Tuesday, January 12, 2010

The Creator Gods

In Omni histories, the Three Creator gods, were helpers in the creation of the Earth and the Universe, and specifically helped create humankind.



ENKI

Enki was a god in Sumerian religion, later known as Ea in Akkadian and Babylonian texts. He was originally patron god of the city of Eridu, but later the influence of his cult spread throughout Mesopotamia and to the Hittites and Hurrians. He was the deity of crafts; water, seawater, and lakewater; intelligence and creation, He was assimilated to the zenith in the Sun's path at the winter solstice.

The exact meaning of his name is uncertain: the common translation is "Lord of the Earth": the Sumerian en is translated as a title equivalent to "lord"; it was originally a title given to the High Priest; ki means "earth"; but there are theories that ki in this name has another origin, possibly kig of unknown meaning, or kur meaning "mound". The name Ea is allegedly Hurrian in origin while others claim that it is possibly of Semitic origin and may be a derivation from the West-Semitic root *hyy meaning "life" in this case used for "spring", "running water." In Sumerian E-A means "the house of water", and it has been suggested that this was originally the name for the shrine to the God at Eridu.

Early royal inscriptions from the third millennium BCE mention "the reeds of Enki". Reeds were an important local building material, used for baskets and containers, and collected outside the city walls, where the dead or sick were often carried.
This links Enki to the Kur or underworld of Sumerian mythology. In another even older tradition, Nammu, the goddess of the primeval creative matter and the mother-goddess portrayed as having "given birth to the great gods," was the mother of Enki, and as the watery creative force, was said to preexist Ea-Enki. Benito states "With Enki it is an interesting change of gender symbolism, the fertilising agent is also water, Sumerian "a" which also means "semen". In one evocative passage in a Sumerian hymn, Enki stands at the empty riverbeds and fills them with his 'water'". This may be a reference to Enki's hieros gamos or sacred marriage with Ki/Ninhursag (the Earth).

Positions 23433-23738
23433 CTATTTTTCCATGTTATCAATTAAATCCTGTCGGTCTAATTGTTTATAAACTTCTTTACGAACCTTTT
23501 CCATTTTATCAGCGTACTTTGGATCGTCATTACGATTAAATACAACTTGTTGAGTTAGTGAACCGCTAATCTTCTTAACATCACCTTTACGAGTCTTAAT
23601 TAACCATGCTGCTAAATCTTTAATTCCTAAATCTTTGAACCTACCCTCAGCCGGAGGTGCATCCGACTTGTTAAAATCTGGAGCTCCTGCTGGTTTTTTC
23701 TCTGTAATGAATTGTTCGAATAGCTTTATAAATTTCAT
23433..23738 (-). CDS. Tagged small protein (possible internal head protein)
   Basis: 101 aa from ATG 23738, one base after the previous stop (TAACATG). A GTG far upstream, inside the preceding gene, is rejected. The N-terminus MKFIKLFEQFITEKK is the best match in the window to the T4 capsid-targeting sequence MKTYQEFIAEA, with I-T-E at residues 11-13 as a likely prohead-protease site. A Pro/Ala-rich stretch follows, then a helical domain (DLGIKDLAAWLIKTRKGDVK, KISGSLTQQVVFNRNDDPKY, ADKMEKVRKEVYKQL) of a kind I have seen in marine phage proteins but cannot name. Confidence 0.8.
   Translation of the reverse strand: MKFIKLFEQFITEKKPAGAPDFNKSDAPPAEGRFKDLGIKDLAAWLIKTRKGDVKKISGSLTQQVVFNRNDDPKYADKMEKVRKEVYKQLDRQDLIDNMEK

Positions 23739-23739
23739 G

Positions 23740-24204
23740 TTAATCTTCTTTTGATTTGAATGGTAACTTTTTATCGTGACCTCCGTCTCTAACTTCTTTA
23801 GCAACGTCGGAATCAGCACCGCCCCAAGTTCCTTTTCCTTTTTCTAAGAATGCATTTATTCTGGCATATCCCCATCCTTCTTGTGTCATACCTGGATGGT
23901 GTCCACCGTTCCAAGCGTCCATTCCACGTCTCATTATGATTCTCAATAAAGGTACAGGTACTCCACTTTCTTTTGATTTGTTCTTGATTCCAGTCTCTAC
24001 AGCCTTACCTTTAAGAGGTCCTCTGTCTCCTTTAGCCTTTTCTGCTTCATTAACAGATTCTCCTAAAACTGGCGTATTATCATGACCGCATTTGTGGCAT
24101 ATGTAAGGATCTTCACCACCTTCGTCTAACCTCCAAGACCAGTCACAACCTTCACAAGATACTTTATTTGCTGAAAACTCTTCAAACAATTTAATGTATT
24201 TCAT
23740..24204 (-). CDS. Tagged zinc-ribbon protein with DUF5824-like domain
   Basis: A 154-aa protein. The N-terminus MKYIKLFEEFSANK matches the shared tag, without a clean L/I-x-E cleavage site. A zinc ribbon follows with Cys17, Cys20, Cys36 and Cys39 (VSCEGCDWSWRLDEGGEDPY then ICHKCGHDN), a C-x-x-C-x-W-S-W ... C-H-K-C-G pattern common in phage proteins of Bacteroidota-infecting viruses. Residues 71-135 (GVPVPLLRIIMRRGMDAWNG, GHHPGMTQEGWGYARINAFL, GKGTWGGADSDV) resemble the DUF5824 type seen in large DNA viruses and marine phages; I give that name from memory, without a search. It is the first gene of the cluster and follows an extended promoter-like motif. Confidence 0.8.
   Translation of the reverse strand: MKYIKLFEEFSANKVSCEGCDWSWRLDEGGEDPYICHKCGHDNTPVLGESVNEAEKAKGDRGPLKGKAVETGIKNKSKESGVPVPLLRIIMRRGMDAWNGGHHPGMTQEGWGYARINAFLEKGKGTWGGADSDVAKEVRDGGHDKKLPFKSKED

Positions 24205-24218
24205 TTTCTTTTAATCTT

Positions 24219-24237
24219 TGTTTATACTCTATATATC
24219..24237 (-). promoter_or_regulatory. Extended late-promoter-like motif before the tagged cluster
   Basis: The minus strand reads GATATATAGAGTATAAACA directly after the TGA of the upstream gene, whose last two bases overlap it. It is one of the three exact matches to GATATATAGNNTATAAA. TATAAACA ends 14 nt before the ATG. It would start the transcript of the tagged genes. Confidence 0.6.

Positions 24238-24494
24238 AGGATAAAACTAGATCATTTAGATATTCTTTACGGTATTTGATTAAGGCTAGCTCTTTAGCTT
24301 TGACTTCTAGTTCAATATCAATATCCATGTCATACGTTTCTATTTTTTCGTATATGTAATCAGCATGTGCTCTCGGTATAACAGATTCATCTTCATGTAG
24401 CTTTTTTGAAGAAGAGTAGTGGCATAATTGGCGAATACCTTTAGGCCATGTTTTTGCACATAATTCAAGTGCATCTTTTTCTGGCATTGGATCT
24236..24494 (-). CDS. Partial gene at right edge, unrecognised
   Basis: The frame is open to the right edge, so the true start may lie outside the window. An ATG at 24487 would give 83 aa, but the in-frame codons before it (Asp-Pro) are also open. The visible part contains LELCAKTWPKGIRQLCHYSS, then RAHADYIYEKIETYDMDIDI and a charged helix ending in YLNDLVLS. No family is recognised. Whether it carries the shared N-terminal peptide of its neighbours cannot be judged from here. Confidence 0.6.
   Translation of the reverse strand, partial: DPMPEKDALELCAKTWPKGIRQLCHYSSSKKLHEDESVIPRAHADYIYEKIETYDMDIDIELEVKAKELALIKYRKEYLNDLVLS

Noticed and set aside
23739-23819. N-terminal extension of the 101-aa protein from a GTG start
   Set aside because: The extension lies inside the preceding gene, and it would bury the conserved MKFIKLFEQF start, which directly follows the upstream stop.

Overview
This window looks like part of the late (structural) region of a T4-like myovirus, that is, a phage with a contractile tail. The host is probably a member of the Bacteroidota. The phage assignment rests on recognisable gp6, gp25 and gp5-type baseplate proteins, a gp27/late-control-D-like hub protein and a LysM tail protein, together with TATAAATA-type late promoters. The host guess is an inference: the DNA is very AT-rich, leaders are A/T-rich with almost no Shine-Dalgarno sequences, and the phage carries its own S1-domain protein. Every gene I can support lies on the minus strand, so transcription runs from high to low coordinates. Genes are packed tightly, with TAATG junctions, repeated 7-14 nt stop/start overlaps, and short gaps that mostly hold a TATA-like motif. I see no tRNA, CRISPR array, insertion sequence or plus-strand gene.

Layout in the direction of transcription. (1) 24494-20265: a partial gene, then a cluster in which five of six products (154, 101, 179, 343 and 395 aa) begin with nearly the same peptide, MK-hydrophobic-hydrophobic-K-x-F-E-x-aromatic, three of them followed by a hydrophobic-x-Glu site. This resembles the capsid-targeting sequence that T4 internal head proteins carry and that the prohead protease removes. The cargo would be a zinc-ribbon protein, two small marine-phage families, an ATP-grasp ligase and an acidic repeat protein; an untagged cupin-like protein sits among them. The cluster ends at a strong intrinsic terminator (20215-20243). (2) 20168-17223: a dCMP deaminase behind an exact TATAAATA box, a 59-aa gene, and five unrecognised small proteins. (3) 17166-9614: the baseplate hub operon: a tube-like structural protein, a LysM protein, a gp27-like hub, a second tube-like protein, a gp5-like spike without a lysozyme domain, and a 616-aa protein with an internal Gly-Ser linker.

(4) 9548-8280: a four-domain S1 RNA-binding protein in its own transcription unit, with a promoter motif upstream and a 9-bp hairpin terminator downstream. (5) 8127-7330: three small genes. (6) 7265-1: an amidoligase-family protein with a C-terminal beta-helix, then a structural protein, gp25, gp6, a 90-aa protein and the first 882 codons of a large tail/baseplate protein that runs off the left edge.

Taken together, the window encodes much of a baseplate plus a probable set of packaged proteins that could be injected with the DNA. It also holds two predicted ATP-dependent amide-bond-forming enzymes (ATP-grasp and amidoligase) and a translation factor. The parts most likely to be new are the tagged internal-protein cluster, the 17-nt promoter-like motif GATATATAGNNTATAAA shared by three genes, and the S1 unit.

Enki was not perfect, as god of water he had a penchant for beer and as god of semen he had a string of incestuous affairs. In the epic Enki and Ninhursag, he and his consort Ninhursag had a daughter Ninsar. When Ninhursag left him he came upon Ninsar (Lady Greenery) and then had intercourse with her. Ninhursa then gave birth to Ninkurra (Lady Fruitfulness or Lady Pasture).
A second time, he had intercourse with Ninkurra, who gave birth to Uttu (weaver or spider).
A third time Enki succumbs to temptation, and attempts seduction of Uttu. Upset about Enki's reputation, Uttu consults Ninhursag, who, upset at the promiscuous nature of her spouse, advises Uttu to avoid the riverbanks. In another version of this myth Ninhursag takes Enki's semen from Uttu's womb and plants it in the earth where seven plants rapidly germinate. With his two-faced servant and steward Isimud, Enki finds the plants and immediately starts consuming their fruit. Consuming his own semen he falls pregnant (ill with swellings) in his jaw, his teeth, his mouth, his throat, his limbs and his rib. The gods are at a loss to know what to do, as Enki lacks a womb with which to give birth, until Ninhursag's sacred fox fetches the goddess.
Ninhursag relents and takes Enki's Ab (water, or semen) into her body, and gives birth to gods of healing of each part of the body. The last one, Ninti (Lady Rib), is also a pun on Lady Life, a title of Ninhursag herself. The story symbolically reflects the way in which life is brought forth through the addition of water to the land, and once it grows, water is required to bring plants to fruit. It also counsels balance and responsibility, nothing to excess.
Ninti, is given the title of the mother of all living, and was a title given to the later Hurrian goddess Kheba. This is also the title given to Eve, the Hebrew Khavvah (חוה), the Aramaic Hawwah, who was supposedly made from the rib of Adam, in a strange reflection of the Sumerian myth.